I am learning how to weld. I have a wire-feed arc welder (fcaw), 125 amp max. I am working with 1/8" plain steel.

My general technique isn't great but I'm working on it. My focus now is I am trying to figure out how to weld right angle corners while taking into account how the metal flexes as it cools. I haven't yet wrapped my head around how the metal moves.

As an experiment, I made two 90 degree corners. On one corner I did the inside first, on the other, I did the outside first. On both I went in opposite directions on the inside vs. the outside. After doing the inside/outside I immediately did the other side without waiting too long.

First I clamped the metal at 90 degrees and verified:

enter image description here

Next I tacked both sides in the center and confirmed again:

enter image description here

Then I did the welds and let both pieces air cool for a while until they were about ambient temperature (yeah, the spatter and the broken wire... working on it):

enter image description here

Then I cleaned it up with a brush wheel and checked the angles again. Both bent inwards:

enter image description here

The inside-first one warped significantly more, but neither of them turned out at 90 degrees. I expected the outside-first one to bend outwards but it didn't (one thing I should have done in this experiment is measured the angles after doing one side to see if the second side pulled it in the other direction).

One of the things this applies to is, I tried to weld four pieces into a square yesterday, and it came out more diamond shaped because I did the two opposite corners first and they warped inwards.

So my question is: What's the technique here? How can I weld precise 90 degree corners while taking into account how the metal moves? Can I prevent the movement somehow, perhaps do the welds in a different order? Some other trick? Am I welding too hot, maybe (there's a lot of spatter and some visible dig on the edges, but I don't know if this is a sign of a problem)?

  • 2
    @isherwood Oh... yeah... I wasn't really sure. Three attempts at a metal working site never pulled through on Area 51. Can we pretend that I'm fixing something in the house or like, building a fence or something?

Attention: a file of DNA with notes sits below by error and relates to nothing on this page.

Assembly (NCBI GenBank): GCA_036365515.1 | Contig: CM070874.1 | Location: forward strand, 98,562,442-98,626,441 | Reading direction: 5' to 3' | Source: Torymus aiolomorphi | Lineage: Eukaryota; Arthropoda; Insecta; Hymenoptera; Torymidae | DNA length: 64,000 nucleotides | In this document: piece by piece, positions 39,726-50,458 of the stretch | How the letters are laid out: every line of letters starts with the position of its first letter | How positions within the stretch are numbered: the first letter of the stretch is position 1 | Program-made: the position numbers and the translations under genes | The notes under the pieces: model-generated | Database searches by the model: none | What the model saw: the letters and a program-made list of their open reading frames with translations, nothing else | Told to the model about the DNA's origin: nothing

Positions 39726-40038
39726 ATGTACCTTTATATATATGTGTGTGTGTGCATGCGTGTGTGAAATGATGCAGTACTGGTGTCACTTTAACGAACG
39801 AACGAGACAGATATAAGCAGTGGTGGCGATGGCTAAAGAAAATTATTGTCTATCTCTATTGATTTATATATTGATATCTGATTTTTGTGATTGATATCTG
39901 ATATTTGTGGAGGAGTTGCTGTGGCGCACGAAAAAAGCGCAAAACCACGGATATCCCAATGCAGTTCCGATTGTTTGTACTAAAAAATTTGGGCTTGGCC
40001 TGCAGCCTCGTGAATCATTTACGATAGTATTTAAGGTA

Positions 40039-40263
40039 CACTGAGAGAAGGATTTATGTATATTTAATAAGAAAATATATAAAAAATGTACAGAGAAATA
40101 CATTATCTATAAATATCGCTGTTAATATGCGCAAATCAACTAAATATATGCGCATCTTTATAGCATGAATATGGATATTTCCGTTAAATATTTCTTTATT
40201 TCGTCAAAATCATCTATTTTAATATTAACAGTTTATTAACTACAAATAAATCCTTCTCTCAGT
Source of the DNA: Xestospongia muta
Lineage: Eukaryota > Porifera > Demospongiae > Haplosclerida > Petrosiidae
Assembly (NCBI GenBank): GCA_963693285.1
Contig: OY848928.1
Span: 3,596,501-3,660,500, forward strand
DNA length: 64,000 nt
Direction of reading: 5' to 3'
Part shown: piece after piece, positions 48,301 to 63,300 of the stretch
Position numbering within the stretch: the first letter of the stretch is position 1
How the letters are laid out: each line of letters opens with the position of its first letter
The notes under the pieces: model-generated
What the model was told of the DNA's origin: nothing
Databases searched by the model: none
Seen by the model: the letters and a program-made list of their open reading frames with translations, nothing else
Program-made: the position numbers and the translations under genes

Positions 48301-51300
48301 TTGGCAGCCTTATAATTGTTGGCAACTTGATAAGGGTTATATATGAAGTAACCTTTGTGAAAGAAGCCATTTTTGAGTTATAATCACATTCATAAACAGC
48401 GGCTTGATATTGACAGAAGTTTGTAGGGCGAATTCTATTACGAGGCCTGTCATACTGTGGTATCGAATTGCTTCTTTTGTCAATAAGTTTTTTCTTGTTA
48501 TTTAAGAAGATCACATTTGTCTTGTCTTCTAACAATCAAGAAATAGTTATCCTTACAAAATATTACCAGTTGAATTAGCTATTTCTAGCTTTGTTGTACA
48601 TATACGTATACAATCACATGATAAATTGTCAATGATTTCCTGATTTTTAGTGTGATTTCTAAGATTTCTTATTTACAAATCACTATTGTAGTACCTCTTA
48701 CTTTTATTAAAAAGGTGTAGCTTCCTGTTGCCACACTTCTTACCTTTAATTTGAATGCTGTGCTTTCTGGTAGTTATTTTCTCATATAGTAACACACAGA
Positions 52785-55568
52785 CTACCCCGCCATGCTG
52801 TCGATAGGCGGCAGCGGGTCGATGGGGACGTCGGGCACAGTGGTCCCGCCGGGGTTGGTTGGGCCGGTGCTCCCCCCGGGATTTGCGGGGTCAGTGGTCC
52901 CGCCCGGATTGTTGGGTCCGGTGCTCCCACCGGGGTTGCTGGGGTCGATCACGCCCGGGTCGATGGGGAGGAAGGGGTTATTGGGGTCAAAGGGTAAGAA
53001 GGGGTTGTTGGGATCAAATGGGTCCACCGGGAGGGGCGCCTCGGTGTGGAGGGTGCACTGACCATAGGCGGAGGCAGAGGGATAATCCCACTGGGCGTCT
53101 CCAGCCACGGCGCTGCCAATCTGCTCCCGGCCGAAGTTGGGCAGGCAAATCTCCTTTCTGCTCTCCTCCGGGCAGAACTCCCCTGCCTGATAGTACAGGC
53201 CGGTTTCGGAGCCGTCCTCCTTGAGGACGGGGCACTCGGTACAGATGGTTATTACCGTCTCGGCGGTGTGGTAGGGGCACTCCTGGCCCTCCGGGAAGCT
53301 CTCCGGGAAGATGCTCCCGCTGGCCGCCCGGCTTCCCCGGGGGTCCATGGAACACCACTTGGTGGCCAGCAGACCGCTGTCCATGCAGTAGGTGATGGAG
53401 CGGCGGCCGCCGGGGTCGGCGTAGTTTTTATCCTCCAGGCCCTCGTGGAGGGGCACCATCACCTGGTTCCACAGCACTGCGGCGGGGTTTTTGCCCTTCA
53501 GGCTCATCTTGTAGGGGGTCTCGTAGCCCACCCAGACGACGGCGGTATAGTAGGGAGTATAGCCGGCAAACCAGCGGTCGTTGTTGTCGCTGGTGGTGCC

– Jason C
    Nov 17, 2016 at 17:31
  • 1
    I usually bevel the edge and tack everything. It may help to tack all 8 points of the corners then the metal can still be adjusted. After tacking in place run a short center bead on all 4 corners. after that if everything is still square you could finish out the welds alternating corners so it doesn't get two hot. Corner tacks and a center weld will be quite strong. If you bevel the outside corner you should be able to turn down the amperage and have less heat distortion and the problem with digging at the corner shown in the last photo before the before and after photos.
    – Ed Beal
    Nov 17, 2016 at 20:05
  • 1
    @isherwood I think we agreed some time ago, that welding questions were on topic. As long as they ask about the use and maintenance of a welder, or welding techniques, there's no problem.
    – Tester101
    Nov 18, 2016 at 11:20
  • @JasonC This question seems on topic to me. You're asking a specific question about how to weld, what you're welding doesn't seem important.
    – Tester101
    Nov 18, 2016 at 11:22

1 Answer 1


Most work I've seen like this where it needs to be precise employs 2 techniques.

The first of which is a welding Jig, complete with braces, clamps and the like to forcefully hold everything in position. Most of the time this uses a large, heavy welding tables with holes and slots to bolt the braces and jig too. C-Clamps and whatnot are helpful as well.

Additionally, it's not uncommon even after a well produced weld, to check for true and use a torch and tools to relieve the stress, while tweaking the alignment.

TL:DR - Keep it from warping in the first place, but if/when it warps, heat to adjust and de-stress as needed.

Also, it does look like you're welding a bit hot in places. Practice, practice, practice. There's nothing wrong with grinding out your weld, and starting over, or using a REALLY big wrench/hammer/pliers to straighten it out.

  • I've invested in a couple of proper welding corner clamps. There's some awesome welding tables with clamping systems out there but they're so expensive. Wish I could justify it. I think the clamps will help a lot. Thanks.
    – Jason C
    Nov 18, 2016 at 5:44

Your Answer

By clicking “Post Your Answer”, you agree to our terms of service and acknowledge you have read our privacy policy.

Not the answer you're looking for? Browse other questions tagged or ask your own question.